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Choosing A Metro Area Based on Pennsylvania Housing Elasticity

09 Aug 2016 8:30 AM | Craig Hoffman (Administrator)

This article was written by: Katie Bassett, Trulia

When it comes to choosing a metropolitan area to settle down in, thousands of factors come into play, but making the decision of where to buy is sometimes difficult. Often, home buyers inspect neighborhood quality, public education zoning, housing infrastructure, and much more; yet there is an important factor that can help you significantly narrow your search efforts. Housing elasticity is the correlation between the home price growth and the housing stock growth and it measures overall housing affordability in a given area.

U.S. Housing Elasticity

National trends in the past years suggest homebuilding is weak as prices are rising. However, each major metro area tells a different story. Trulia recently analyzed housing markets on a national scale in its recent report, and found long-run housing supply elasticity averages of .17 unanimously, which is three points under the 30 year national average.

Elasticity in Pennsylvania

Looking at long-run elasticity on a local level, variances occur based on a number of metropolitan factors. Honing in on Pennsylvania, Pittsburgh’s market has had the second lowest housing supply elasticity in the past 20 years. In fact, two major Pennsylvania metros reside in the top 10 markets with the lowest elasticity.

Markets with the Lowest Housing Supply Elasticity

U.S. Metro

% Increase in Housing Stock,
1996 -2016

% Increase in Housing Prices,
1996 -2016

Housing Supply Elasticity,
1996 -

New Orleans, LA




Pittsburgh, PA




Los Angeles-Long Beach, CA




San Francisco, CA




Buffalo-Niagara Falls, NY




Scranton-Wilkes-Barre-Hazelton, PA





Here, we take a look at the top five metros in Pennsylvania to analyze and compare housing elasticity from 1996-2016. Trends and percentage increases reflect directly on the area’s housing efforts in the past 20 years, which can help develop new expectations for what lies ahead.


As mentioned above, real estate in Pittsburgh has proven to be rather stingy. From 1996-2016, prices have increased 99% in Pittsburgh and housing stock has only increased by 3.9%. An extremely low elasticity of .04 tells us that the gap between home price growth and housing stock growth is low, which reflects the efforts of Pittsburgh providing new affordable housing.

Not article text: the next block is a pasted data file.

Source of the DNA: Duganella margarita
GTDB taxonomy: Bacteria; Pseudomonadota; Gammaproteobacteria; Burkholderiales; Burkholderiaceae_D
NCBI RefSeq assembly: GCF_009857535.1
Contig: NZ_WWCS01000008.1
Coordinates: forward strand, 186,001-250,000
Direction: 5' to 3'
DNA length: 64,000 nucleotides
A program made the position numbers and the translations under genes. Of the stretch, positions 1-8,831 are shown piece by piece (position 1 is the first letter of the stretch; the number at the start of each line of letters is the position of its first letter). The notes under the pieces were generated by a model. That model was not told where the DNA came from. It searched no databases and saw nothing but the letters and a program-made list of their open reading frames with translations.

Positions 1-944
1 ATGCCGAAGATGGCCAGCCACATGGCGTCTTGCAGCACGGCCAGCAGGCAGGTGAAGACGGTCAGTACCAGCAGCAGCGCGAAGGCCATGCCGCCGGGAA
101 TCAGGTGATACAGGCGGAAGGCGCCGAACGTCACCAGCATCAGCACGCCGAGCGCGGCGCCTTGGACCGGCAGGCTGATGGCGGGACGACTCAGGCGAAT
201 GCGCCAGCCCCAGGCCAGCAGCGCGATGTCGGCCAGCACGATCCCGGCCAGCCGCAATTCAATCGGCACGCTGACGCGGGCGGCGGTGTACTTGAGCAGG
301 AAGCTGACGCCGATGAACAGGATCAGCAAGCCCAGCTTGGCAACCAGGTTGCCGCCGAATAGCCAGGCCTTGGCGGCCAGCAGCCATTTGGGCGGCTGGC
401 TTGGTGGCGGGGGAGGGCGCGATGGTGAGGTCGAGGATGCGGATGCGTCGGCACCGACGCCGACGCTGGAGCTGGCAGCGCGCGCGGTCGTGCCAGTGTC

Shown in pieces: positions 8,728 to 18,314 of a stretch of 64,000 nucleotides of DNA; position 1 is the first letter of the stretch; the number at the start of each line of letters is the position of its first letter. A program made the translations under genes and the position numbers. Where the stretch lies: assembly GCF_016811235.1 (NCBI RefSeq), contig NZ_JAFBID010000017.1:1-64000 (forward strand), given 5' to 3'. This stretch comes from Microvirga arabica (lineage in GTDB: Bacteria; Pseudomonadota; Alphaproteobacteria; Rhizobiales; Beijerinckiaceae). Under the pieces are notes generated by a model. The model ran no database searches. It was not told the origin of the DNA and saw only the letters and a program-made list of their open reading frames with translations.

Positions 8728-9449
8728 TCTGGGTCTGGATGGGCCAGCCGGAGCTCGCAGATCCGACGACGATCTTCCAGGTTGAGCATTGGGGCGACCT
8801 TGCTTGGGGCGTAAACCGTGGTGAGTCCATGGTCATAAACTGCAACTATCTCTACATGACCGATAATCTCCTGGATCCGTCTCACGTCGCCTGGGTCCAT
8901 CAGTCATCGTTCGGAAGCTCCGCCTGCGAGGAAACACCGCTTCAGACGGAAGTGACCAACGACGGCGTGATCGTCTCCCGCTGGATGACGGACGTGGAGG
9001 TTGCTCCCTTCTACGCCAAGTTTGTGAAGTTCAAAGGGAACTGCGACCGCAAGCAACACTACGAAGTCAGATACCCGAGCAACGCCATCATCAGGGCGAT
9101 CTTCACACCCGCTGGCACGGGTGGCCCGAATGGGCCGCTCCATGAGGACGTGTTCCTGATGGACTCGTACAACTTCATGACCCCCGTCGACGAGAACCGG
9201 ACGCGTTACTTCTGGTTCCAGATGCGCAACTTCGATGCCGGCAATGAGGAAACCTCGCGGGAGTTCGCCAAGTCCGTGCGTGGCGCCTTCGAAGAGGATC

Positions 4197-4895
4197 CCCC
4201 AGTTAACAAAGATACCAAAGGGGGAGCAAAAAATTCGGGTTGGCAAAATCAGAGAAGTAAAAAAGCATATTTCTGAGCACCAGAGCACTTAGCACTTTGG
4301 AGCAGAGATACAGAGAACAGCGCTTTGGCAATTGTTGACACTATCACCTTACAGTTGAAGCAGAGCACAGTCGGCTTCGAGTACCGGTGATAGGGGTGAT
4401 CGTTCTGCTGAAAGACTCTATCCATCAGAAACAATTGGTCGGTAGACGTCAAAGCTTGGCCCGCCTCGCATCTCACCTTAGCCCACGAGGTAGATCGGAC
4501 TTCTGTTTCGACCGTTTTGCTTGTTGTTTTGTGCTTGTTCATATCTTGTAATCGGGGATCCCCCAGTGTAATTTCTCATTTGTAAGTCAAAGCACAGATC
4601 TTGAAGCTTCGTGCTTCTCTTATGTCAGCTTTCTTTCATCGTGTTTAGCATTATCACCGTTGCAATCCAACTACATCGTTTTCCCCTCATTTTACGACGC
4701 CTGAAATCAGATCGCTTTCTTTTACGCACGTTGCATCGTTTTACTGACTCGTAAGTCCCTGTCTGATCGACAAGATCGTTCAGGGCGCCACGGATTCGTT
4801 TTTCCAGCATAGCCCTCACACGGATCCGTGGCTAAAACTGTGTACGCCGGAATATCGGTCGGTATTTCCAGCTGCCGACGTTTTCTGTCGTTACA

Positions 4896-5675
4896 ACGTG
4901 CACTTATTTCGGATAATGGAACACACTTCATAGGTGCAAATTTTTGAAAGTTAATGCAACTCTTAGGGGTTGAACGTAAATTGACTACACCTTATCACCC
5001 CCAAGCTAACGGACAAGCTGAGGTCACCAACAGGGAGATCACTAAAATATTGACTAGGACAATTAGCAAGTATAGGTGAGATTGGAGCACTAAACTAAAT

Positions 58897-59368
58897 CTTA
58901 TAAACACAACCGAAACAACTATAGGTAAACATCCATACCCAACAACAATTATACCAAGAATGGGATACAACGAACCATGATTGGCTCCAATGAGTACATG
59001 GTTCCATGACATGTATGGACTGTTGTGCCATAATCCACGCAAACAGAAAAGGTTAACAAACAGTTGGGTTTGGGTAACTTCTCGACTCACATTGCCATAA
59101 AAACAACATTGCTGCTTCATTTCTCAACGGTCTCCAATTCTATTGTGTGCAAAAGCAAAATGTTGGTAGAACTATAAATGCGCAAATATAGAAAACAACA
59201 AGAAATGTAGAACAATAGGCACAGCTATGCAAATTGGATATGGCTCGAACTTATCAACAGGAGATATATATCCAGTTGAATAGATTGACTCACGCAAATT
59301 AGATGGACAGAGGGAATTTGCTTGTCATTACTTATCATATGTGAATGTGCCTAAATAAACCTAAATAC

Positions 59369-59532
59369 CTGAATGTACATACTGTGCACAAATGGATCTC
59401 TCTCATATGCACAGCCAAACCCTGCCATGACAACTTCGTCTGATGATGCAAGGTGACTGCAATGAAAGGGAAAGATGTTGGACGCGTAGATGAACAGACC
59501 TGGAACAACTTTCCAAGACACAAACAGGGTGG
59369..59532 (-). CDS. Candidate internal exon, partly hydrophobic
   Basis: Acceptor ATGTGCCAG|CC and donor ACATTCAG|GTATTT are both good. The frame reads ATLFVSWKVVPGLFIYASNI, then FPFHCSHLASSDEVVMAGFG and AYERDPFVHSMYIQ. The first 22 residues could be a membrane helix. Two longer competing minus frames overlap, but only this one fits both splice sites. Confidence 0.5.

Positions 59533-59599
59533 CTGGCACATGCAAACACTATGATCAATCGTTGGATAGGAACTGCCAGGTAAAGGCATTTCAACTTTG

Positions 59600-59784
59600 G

Also coming in the top 10 cities with the lowest housing supply elasticity is Wilkes-Barre. The Scranton/Wilkes-Barre/Hazleton metro area has an overall housing supply elasticity of .05 from 1996-2016. Housing prices increased by 85.4% in the area, with an overall housing stock increase of 4.7%. Similar to Pittsburgh, it can be assumed that the Wilkes-Barre housing market inelasticity corresponds directly with affordable housing availability in the area.


While Philadelphia, the largest metropolitan area within Pennsylvania, escaped the top 10 least elastic cities in the country, the area still ranks fairly low in elasticity ratings. In the past 20 years, we saw housing prices increase 105.1% in the area, while housing stock only increase by 10%, totaling a housing elasticity of .10. Granted, the density of Philadelphia does come into play. With the area already being so heavily populated, this makes it more difficult to increase housing stock. Trends indicates that real estate prices climb when less is available- the idea that people want homes in areas that are limited and essentially more exclusive.  


Allentown sees slightly more elasticity, when comparing to other major cities within Pennsylvania. Totaling a housing supply elasticity of .25, Allentown’s housing prices have increased 67.5% in the past 20 years. Additionally, there has been an increase in housing stock of 17% in the area.  


Of all the major metropolitan areas within Pennsylvania, the real estate market in Harrisburg has proven to be the most elastic, coming in at .27. In the past 20 years, Harrisburg’s home prices have increased by 67.1% while the housing units added has increased by 18.4%. This indicates that, while this metro area is in no means perfect, this area does offer more affordable housing options, relative to price increase and home availability.

What Does This Mean for Pennsylvania Housing Market?

Why should this matter you? Either extreme of elasticity can be bad for the real estate market which means finding the perfect balance is essential. Cities with high elasticity can potentially see a high rate of foreclosures. On the other hand, metropolitans with low elasticity, like Pittsburgh, aren’t providing affordable housing options for those looking to buy a home. On a national scale, the country has fluctuated with a housing elasticity of .13 and .29, which is pretty similar to both Allentown and Harrisburg. Population density and open land directly reflect price as well as housing units, along with several other factors, which is why we could see smaller metros like these have more affordable housing availability.


This article was written by: Katie Bassett, Trulia

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